During surgical interventions, closing up a wound after the surgery is a clinical practice that is performed on a daily basis in healthcare setups. To do so, multiple options are available which include the use of adhesive strips, fibrin glue, suturing, etc Although all of these methods have their advantages and limitations, newer options are still being designed and manufactured. One such device is the surgical stapler which is not only time-efficient but also provides reliable performance. Let us take a look at what these surgical staplers are and in which surgeries they are usually used.
What are surgical staplers?
Surgical staplers are devices, made up of stainless steel, titanium, polyactide-polyglycolide copolymer, or plastic, which are employed to close the wounds or incised tissues during surgery. The staples fed up in the device are disposable and can be easily applied as well as removed once their job is done.
The device is designed in a way that it can insert multiple staples at a time. These surgical staplers have been proven to be an effective replacement for conventional methods such as suturing or stitching the skin up after an invasive procedure.
Types of surgical staplers
Surgical staplers, based on their shape and conformation, come in two types. Both reusable as well as disposable options are available in these types of surgical staplers. These involve:
· Circular staplers:
Circular staplers are best suited for the surgeries of the digestive tract. Owing to the circular layout, these can easily attach two sections of tube-like structures forming donut-shaped pinched tissue between the staples.
· Linear staplers:
Linear staplers are often employed during minimally invasive surgeries. Once the staples are in place, the surgeon usually waits for at least 30 seconds to ensure that there is an absence of bleeding or detachment.
How do surgical staplers work?
A surgical stapler, when employed on a tissue, works by inwardly compressing the cellular structure with the help of multiple B-shaped surgical staples. As a result, the wound is closed often with the removal of extra tissue.
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Advantages of surgical staplers
Surgical staplers are given preference over other means of stitching up the skin or internal tissues due to the following advantages this technique has over other methods:
· The time required to stitch the skin up using surgical staplers is less than that required for suturing. Thus the process is quick and reduces the patient’s time under anesthesia.
· Conventional stitching methods cause more pain to the patient at the time of conduction as well as afterward. However, with the use of surgical staplers, pain is lesser and the patient’s comfort is enhanced.
· Surgical staplers are also suitable to conduct minimally invasive surgeries as well as they can be inserted into the body via a small opening followed by cutting and sealing of the tissues as well as blood vessels. Moreover, the method also easily works when employed in areas with lesser muscle mass.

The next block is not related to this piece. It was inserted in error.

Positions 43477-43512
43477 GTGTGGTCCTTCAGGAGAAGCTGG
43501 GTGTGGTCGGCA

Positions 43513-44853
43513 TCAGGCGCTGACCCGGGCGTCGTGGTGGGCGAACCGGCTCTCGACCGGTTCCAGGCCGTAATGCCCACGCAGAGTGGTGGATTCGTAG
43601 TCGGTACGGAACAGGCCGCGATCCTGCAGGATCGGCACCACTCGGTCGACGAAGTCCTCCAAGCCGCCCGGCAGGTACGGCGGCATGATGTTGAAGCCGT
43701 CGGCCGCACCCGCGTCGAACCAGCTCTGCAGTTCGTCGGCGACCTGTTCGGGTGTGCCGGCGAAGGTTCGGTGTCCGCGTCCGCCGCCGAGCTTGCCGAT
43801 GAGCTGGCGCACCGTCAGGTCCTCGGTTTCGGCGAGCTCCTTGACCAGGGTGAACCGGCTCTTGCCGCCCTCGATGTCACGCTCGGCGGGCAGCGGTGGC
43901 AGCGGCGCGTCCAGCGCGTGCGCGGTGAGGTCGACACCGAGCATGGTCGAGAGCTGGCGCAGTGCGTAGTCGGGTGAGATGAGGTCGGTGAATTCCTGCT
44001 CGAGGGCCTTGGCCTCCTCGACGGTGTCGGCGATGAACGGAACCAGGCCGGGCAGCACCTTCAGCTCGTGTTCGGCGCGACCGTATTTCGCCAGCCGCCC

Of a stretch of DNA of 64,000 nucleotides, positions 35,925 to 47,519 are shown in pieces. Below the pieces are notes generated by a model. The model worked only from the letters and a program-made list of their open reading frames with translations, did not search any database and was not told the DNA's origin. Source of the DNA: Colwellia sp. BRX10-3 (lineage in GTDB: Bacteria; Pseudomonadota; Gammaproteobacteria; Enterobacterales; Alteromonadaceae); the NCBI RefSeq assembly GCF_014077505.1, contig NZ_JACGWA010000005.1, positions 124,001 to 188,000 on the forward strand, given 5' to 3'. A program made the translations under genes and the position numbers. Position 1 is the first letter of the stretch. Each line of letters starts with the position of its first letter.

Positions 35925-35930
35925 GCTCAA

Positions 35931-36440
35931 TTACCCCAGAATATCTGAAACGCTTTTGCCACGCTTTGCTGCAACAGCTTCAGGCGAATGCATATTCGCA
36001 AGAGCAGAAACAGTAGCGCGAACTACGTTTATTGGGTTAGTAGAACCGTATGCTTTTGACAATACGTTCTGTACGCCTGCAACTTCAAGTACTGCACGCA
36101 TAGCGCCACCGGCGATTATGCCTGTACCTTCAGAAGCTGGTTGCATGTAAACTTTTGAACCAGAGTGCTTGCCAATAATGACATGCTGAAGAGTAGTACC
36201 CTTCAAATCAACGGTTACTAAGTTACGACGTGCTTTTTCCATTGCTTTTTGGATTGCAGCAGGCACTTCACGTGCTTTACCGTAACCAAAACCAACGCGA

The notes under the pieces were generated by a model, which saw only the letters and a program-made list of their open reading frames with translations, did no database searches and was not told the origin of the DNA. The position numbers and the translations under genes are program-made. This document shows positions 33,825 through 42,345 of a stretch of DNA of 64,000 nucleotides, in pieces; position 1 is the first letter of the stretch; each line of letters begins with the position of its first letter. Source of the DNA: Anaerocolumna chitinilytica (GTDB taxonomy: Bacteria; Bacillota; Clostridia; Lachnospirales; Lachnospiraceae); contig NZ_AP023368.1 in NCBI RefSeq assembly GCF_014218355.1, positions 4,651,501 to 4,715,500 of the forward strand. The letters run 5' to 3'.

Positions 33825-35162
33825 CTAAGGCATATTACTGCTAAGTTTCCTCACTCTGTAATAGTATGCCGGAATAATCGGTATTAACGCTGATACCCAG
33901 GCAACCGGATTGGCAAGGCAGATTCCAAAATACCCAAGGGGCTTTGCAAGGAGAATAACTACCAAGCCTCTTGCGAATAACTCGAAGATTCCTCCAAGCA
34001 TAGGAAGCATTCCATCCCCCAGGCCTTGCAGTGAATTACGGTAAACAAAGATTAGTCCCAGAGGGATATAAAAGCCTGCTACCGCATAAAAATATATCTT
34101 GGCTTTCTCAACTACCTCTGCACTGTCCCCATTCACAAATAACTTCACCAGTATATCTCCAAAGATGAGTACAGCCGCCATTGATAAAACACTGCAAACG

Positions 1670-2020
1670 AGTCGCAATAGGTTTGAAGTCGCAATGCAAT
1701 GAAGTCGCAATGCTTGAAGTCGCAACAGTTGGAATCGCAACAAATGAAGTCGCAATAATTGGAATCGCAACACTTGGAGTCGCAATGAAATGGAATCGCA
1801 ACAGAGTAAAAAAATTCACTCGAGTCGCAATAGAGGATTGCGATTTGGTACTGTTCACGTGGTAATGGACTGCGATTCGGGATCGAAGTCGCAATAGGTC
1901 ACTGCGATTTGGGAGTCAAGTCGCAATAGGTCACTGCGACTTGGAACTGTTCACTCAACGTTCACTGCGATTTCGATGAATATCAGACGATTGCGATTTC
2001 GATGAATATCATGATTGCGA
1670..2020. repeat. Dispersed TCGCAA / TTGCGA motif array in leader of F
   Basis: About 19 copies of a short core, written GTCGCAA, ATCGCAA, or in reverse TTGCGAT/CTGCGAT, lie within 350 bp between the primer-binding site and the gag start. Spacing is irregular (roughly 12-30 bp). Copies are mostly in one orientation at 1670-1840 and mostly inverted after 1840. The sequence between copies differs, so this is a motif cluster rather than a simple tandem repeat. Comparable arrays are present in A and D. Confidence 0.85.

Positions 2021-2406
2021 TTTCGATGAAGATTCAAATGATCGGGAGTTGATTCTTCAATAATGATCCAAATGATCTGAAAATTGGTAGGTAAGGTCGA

Applications of surgical staplers
Surgical staplers find vast applications in the field of medical procedures due to their prominent characteristics which aid recovery and save time. Some of these applications have been summarized below:
· Surgical staplers are best suited for Cesareans or C-sections where suturing of the abdominal or uterine incisions is required. Lesser healing time as well as reduced scar tissue are some of the advantages achieved in this case.
· During surgeries of the digestive tract, surgical staplers are implemented to reconnect the different segments once the diseased tissue has been extracted.
· Laparoscopic surgeries are easily conducted by using long and thinner surgical staplers.
· When complete excision of body tissue is required, surgical staplers, when incorporated with a knife, come in handy.
· Vertical banded gastroplasty surgery or stomach stapling is a technique to control an individual’s weight. For this purpose, a surgical stapler is employed.
Use of surgical staples and the risk of infections
A study published in Arthroplasty in the year 2022 compared the incidence rate of acquiring an infection after suturing as well as after the use of surgical staplers in elective knee and hip arthroplasties.
The findings of the investigation revealed a significantly higher chance of the stapled site getting infected as compared to the one in which suturing was involved. This may be attributed to the material used in the staples which does not dissolve like the sutures do thus accumulating microbes which result in an infection. Thus, it becomes essential to look for any signs of infection at the site of surgery.
Other risks associated with surgical staplers
In addition to the high risk of infections, one should immediately refer to a healthcare professional if any issue is observed at the site where surgical staples have been applied. You may need additional care and further procedures if the stapled area shows any of the following signs:
· Redness and inflammation of the tissue at the surgical site
· A tingling sensation in the tissue followed by a feeling of cold
· Extreme pain sometimes accompanied by high-grade fever
· The presence of yellow or green pus in the tissue with foul-smell
· Bleeding at the site of surgery
Reconnecting the skin tissue after incision is essential during surgery. For this purpose, many conventional methods have been used which include suturing or taping the area. These methods, although extremely useful, come with a lot of demerits like the longer recovery time, extreme pain, and frequent infections.
Stapling the incised area or internal body tissue is a relatively novel technique that has solved many issues commonly experienced with suturing. However, the chances of acquiring an infection with staplers seem higher, the method is still superior to others owing to its various advantages and applications.